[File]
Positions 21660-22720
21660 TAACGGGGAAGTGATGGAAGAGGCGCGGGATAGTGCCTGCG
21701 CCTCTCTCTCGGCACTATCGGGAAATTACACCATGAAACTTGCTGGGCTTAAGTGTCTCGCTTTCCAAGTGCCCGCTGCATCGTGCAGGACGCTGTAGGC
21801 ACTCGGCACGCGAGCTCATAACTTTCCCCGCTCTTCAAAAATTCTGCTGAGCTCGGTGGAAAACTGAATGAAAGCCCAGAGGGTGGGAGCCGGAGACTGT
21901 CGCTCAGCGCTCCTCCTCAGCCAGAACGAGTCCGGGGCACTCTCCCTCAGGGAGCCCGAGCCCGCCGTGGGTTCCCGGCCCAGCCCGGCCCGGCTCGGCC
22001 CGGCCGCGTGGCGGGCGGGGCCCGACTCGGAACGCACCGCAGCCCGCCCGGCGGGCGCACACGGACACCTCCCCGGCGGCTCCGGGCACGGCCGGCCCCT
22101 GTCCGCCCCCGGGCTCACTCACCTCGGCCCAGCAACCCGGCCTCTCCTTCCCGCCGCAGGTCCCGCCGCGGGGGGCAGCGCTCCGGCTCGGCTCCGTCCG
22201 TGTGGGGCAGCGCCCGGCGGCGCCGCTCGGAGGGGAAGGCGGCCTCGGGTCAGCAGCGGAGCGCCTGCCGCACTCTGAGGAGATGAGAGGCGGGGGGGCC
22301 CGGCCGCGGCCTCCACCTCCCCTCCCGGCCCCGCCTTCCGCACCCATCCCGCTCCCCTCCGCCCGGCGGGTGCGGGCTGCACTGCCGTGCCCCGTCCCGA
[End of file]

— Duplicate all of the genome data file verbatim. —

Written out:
Positions 21660-22720
21660 TAACGGGGAAGTGATGGAAGAGGCGCGGGATAGTGCCTGCG
21701 CCTCTCTCTCGGCACTATCGGGAAATTACACCATGAAACTTGCTGGGCTTAAGTGTCTCGCTTTCCAAGTGCCCGCTGCATCGTGCAGGACGCTGTAGGC
21801 ACTCGGCACGCGAGCTCATAACTTTCCCCGCTCTTCAAAAATTCTGCTGAGCTCGGTGGAAAACTGAATGAAAGCCCAGAGGGTGGGAGCCGGAGACTGT
21901 CGCTCAGCGCTCCTCCTCAGCCAGAACGAGTCCGGGGCACTCTCCCTCAGGGAGCCCGAGCCCGCCGTGGGTTCCCGGCCCAGCCCGGCCCGGCTCGGCC
22001 CGGCCGCGTGGCGGGCGGGGCCCGACTCGGAACGCACCGCAGCCCGCCCGGCGGGCGCACACGGACACCTCCCCGGCGGCTCCGGGCACGGCCGGCCCCT
22101 GTCCGCCCCCGGGCTCACTCACCTCGGCCCAGCAACCCGGCCTCTCCTTCCCGCCGCAGGTCCCGCCGCGGGGGGCAGCGCTCCGGCTCGGCTCCGTCCG
22201 TGTGGGGCAGCGCCCGGCGGCGCCGCTCGGAGGGGAAGGCGGCCTCGGGTCAGCAGCGGAGCGCCTGCCGCACTCTGAGGAGATGAGAGGCGGGGGGGCC
22301 CGGCCGCGGCCTCCACCTCCCCTCCCGGCCCCGCCTTCCGCACCCATCCCGCTCCCCTCCGCCCGGCGGGTGCGGGCTGCACTGCCGTGCCCCGTCCCGA